Christchurch councillors have agreed their representation setting out an alternative to the Future Dorset proposal.
At its Extraordinary Full Council meeting on 2 January members agreed by a majority of 13 for with six abstentions.
Christchurch Borough Council will now write to the Secretary of State setting out a proposal that the Boroughs of Bournemouth and Poole become a single unitary authority and that the rest of Dorset remains as a two-tier structure.
The council is also requesting additional time to fully work up its proposal.
The representation states that the council believes that rather than implementing two new large and remote unitary councils there is greater strength in developing a mixed approach to the way services are delivered. Christchurch Borough Council estimates that savings of £29.9m per annum, the same as those put forward in the Future Dorset model, could be achieved by implementing the cost savings put forward within their representation.
Cllr David Flagg, Leader of the Council, Christchurch Borough Council, said: “Having carried out the local poll it was clear that residents of Christchurch do not want to be part of a new authority with Bournemouth and Poole.
“Christchurch Borough Council wishes to retain our sovereignty and we believe that retaining the existing two-tier structure in Dorset presents a credible alternative that the Secretary of State will take time to consider. With Bournemouth and Poole already sharing a number of Corporate Services, the suggestion of them becoming a single unitary authority would take this one step further and our representation offers estimated savings at the same level as those of the Future Dorset model.”
The council also approved an initial budget of £15,000 to take legal advice and if necessary initiate legal proceedings to protect the interests of Christchurch Borough Council and its residents.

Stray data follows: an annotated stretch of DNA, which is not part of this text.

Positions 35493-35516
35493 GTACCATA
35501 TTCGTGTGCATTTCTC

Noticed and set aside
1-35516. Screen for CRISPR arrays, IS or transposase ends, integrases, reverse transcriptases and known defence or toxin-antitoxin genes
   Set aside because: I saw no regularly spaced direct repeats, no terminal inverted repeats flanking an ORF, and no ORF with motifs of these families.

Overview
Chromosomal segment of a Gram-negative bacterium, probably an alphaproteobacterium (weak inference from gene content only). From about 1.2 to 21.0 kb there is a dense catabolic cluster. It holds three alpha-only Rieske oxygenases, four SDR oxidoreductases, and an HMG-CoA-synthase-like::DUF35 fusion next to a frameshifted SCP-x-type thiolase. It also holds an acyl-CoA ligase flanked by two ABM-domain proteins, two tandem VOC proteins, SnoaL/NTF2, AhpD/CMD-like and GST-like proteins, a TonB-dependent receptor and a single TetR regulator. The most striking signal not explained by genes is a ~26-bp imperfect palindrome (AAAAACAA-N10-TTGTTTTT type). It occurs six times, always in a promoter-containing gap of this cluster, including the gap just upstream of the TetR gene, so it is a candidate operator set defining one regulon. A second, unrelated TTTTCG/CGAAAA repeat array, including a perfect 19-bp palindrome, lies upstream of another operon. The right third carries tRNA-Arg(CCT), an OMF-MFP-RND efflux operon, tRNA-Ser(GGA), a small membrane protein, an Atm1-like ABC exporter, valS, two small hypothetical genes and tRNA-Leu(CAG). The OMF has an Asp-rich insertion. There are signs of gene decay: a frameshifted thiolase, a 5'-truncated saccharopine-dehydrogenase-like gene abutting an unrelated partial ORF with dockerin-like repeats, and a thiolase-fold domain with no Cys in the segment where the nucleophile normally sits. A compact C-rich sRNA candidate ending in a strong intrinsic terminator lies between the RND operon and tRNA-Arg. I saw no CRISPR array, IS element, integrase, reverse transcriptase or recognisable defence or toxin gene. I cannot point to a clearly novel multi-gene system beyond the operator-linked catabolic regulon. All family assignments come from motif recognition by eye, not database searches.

Members also agreed that should the Secretary of State announce a final decision that he will approve the Future Dorset submission the council will oppose the passage of the Structural Change Order through all appropriate means and strongly support its MP in any action designed to prevent the frustration of the democratically-expressed wishes of the people of Christchurch.
The post Christchurch Borough Council agree representation to Secretary of State appeared first on Dorset news.
Children and staff at St Mary’s Academy Beaminster and local residents took part in a road safety street trial and Christmas celebration event, organised by charity Sustrans.
Sustrans is working with residents and school pupils in Beaminster to come up with ways to make the area around the school a nicer, safer place to move around. In a series of workshops year 6 pupils and local residents have considered what they like about streets, what they don’t like, and how street design might make people feel safer.
To trial things out, St Mary’s Gardens was closed for the afternoon on Monday 11 December, when pupils implemented improvements that they had designed. The school played Christmas songs, and the PTFA served hot drinks and mince pies, all while discussing the issues.
The final part of this project will see Sustrans working closely with Dorset County Council to consider new designs for the streets around the school based on the input from everyone who has taken part in these sessions.
Patrick Williams from Sustrans, said:
“Walking and cycling to school is a great way for our children to get the exercise they need every day to keep healthy, and research shows it allows them to become better students in the classroom. Let’s not forget it’s fun, too.”
Cllr Daryl Turner, Dorset County Council’s cabinet member for natural and built environment, commented:
“The Christmas street closure was a great success. It was wonderful to see children really involved & putting their ideas into reality albeit short term; the families also enjoyed the festive treats on offer & having fun was had by all in a traffic free street.”
Teri Goodinson, Headteacher at Beaminster St Mary’s, added:
“Lots of our children walk, cycle or ride their scooters to school and we try promote this as a healthy way to start and end the school day. We have a duty to ensure that this is a pleasurable and safe journey for all the children and at present this is not always the case. There have been a couple of near misses recently and this has led to us working with Sustrans to try to improve the situation. The children have really embraced the opportunity to raise their concerns and look at ways in which they can be resolved. They loved the workshops run by Sustrans and came up with some brilliant ideas. We just hope that this can now lead to some changes being made in order to keep all the children safe.”